At 48, Malcolm Elliot still enjoys racing … in a sense.
By Ben Delaney
Lance Armstrong isn’t the only man racing at the Tour of Ireland who has already retired once from the sport. British rider Malcolm Elliott came back in 2003 at the age of 41, and he doesn’t intend to quit after this season, either.
Elliott turned pro in 1984 with Raleigh-Weinmann. He came to the attention of American cycling fans in 1993 when he joined Chevrolet-LA Sheriffs.
“It’s a totally different scale of what (Armstrong) had already achieved and what he came back to do,” Elliott said. “I had almost six years off as well. But when I came back at the age of 41, initially I was just going to do a few masters races. He said he was going to come back and ride the Tour again and go for an eighth Tour win. We came back with different aspirations from the start. Mine have been much more low-key, but with a longer burn rate, if you like.”
This season Elliott and his Candi TV squad have been doing mainly U.K. races. The team’s season culminates in the Tour of Ireland and the Tour of Britain, September 12-19. Candi TV rider Russell Downing won stage 1 and currently holds the leader’s jersey.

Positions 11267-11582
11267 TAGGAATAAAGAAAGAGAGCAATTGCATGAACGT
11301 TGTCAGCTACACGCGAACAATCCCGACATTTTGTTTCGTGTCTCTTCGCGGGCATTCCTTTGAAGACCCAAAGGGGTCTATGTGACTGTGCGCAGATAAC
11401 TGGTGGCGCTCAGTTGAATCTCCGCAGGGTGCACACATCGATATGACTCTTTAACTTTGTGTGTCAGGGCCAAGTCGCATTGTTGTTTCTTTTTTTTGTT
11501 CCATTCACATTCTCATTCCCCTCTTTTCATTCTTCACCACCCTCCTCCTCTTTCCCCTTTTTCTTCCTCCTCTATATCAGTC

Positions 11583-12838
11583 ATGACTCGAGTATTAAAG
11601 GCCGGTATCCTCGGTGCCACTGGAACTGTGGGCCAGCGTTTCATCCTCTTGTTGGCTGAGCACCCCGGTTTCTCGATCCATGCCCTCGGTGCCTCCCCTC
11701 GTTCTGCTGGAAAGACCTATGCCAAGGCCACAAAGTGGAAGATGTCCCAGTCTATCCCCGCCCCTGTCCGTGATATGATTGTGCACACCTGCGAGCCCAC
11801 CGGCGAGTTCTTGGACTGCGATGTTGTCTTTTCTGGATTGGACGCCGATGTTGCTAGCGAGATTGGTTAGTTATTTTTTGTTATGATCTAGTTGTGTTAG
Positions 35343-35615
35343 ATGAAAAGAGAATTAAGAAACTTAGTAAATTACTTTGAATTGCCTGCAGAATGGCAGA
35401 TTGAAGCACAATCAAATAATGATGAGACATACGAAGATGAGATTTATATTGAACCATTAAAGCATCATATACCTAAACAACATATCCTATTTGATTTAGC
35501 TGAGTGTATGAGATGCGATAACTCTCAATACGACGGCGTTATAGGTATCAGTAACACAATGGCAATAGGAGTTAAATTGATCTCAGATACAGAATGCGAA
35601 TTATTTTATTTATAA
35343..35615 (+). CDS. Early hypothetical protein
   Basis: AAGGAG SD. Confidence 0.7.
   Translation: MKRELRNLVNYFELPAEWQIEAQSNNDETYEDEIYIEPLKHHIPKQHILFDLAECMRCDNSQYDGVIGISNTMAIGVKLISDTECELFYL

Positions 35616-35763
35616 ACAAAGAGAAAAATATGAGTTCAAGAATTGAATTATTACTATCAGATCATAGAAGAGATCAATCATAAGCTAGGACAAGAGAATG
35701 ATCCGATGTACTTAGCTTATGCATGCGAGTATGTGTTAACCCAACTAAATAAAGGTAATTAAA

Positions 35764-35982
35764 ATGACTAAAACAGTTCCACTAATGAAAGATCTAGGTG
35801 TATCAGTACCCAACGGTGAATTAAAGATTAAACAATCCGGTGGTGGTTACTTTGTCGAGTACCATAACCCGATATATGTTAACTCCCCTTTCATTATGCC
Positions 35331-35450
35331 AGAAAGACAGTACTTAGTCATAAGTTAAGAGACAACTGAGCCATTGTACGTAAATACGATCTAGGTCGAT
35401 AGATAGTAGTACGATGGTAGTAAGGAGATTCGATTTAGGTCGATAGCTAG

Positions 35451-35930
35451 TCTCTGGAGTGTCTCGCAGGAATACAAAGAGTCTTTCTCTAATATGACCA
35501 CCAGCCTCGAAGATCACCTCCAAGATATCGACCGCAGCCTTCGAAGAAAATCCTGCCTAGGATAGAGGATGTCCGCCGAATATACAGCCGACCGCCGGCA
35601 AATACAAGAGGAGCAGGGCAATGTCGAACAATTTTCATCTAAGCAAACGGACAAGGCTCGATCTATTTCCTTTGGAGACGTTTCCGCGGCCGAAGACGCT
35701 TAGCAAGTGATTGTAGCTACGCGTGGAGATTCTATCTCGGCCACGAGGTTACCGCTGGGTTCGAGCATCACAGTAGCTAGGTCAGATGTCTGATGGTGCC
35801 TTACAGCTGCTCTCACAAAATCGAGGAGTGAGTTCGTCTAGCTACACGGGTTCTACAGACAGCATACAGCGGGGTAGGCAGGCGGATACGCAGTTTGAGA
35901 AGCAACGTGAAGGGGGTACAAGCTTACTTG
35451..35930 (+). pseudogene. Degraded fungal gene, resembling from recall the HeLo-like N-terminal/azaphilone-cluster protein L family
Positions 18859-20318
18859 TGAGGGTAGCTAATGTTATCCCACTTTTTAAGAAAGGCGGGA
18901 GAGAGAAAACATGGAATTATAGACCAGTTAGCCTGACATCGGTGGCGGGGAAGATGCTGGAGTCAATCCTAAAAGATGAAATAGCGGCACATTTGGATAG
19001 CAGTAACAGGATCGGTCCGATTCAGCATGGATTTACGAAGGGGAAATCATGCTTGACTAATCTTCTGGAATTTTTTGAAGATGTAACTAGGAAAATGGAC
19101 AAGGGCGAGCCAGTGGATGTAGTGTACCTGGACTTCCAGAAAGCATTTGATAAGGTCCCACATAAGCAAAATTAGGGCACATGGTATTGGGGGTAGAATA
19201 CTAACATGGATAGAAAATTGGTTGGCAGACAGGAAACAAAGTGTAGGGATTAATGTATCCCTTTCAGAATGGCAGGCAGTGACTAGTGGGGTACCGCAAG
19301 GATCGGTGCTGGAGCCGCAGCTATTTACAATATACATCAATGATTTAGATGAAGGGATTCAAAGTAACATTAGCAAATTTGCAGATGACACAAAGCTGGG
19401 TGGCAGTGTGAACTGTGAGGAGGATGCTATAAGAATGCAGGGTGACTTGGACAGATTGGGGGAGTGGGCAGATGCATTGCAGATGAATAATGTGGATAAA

“The Tour of Ireland is not just a level but a couple or three levels higher than what we’ve been riding so far this year,” Elliott said.
Elliott is no stranger to racing in Ireland, having done the Nissan Classic from 1984 through 1988. “I got second overall here one year,” he said. “I won three stages another year. It was a great race. I never crossed swords with Lance at that one.”
Armstrong did the Nissan Classic in 1992. That year Elliott and Armstrong raced the Tour of Galicia, where the Texan won his first stage of a European pro race. Elliott was second.
“Obviously over the years we crossed paths in the States. I was riding for Chevy then, and he’d come over with Motorola,” he said.
Staring down the barrel of two UCI 2.1 stage races, Elliott said “enjoyment” might not be the first word he’d use to describe how he feels during a race these days, “but I still enjoy being involved. To be part of it is still a special feeling.”